Overall Difficulty (5/10): The route is straightforward, provides several stops for food and water, and has a fairly even terrain. The Forest Service fire road past Gape Hallow Road is a bit rough and makes for a tougher climb. Otherwise, most of the route is fairly even and takes advantage of over 40 miles across a rails-to-trails gravel path.
Technical (4/10): The central core of this route utilizes the bulk of a rails-to-trails project, Tunnel Hill State Park. This converted railroad bed offers a wide, fairly easy (and car-free) trek that varies no more than 3% in grade. Though Ride with GPS currently marks this portion as “paved,” it is a gravel path that covers an old railroad bed. Other parts of the trail include gravel and low-traffic paved rural roads.
Physical (6/10): The route includes a nice mix of fairly flat terrain and a few steep climbs in the Shawnee National Forest. This route’s physical demand depends on how it’s divided. A two-day overnighter means 60-mile days. A three-day trip offers a more leisure experience, providing extra opportunities to enjoy the many cultural, historical, and scenic stops along the way.
Logistics (5/10): In terms of food and water, the route includes several options for stops at rural convenience stores, grocery stores, restaurants, creeks in the Shawnee National Forest, and even a winery and a brewery. The largest logistical concern on the eastern portion of the route is the time during which these amenities are available. Some establishments are only open on the weekends, which is noted in the map’s waypoints. On the western portion of the route, there are fewer options to purchase water and food, but there are several creek crossings where you can fill up.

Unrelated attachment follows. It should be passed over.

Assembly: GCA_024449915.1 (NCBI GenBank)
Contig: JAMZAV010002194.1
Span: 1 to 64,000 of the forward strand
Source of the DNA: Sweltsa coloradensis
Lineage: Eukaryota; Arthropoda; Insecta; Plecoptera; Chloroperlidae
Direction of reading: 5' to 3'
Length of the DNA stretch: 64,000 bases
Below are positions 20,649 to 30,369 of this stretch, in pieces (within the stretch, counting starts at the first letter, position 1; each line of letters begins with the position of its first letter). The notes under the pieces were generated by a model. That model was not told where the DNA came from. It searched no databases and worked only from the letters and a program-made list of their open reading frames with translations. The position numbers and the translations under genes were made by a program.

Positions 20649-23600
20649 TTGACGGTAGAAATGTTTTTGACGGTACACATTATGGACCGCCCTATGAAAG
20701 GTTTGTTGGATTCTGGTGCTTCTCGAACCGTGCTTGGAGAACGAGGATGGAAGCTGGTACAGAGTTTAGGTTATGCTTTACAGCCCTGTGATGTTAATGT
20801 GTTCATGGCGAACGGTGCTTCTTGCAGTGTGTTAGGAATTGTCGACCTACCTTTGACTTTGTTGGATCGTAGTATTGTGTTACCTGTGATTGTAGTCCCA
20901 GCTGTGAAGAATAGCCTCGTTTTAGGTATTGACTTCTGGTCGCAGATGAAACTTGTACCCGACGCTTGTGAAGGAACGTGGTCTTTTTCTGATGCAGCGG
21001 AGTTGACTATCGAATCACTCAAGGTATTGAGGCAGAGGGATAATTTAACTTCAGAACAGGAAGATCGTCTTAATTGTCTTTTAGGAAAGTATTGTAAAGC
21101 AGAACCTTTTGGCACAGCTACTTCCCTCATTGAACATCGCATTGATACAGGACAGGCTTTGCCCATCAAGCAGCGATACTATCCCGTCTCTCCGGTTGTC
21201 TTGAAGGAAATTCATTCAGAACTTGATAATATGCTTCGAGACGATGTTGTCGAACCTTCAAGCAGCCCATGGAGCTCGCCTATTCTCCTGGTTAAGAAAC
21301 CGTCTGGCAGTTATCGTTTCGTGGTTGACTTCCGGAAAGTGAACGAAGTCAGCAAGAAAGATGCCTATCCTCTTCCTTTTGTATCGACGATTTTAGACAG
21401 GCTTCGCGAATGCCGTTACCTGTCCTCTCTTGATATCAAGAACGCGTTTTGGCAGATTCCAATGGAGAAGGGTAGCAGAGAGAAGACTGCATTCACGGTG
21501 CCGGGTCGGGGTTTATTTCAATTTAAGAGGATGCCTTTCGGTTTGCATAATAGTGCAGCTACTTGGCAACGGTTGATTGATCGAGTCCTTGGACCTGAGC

Route Development: The Illinois Department of Natural Resources and U.S. Forest Service are responsible for many portions of this route’s management and care. The area also benefits from the many volunteers who support Tunnel Hill State Park trail and the Shawnee National Forest. A special thank you goes to Antonio Martinez, whose photographs capture the beauty of this route.
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- The historical Old Shawneetown Bank at the eastern trailhead is where lenders refused to issue a loan to boosters of a then-fledgling Chicago township. On the building’s northernmost column, look for the high-water mark from the 1937 Ohio River flood.
- The Shawnee National Forest begins about 20 miles past the eastern starting point where a steep, but scenic, fire service road climbs across several small creeks that are dry throughout most of the year. At its peak is a clearing for a dispersed camping site for those opting for a three-day journey. Dispersed camping in the National Forest is free.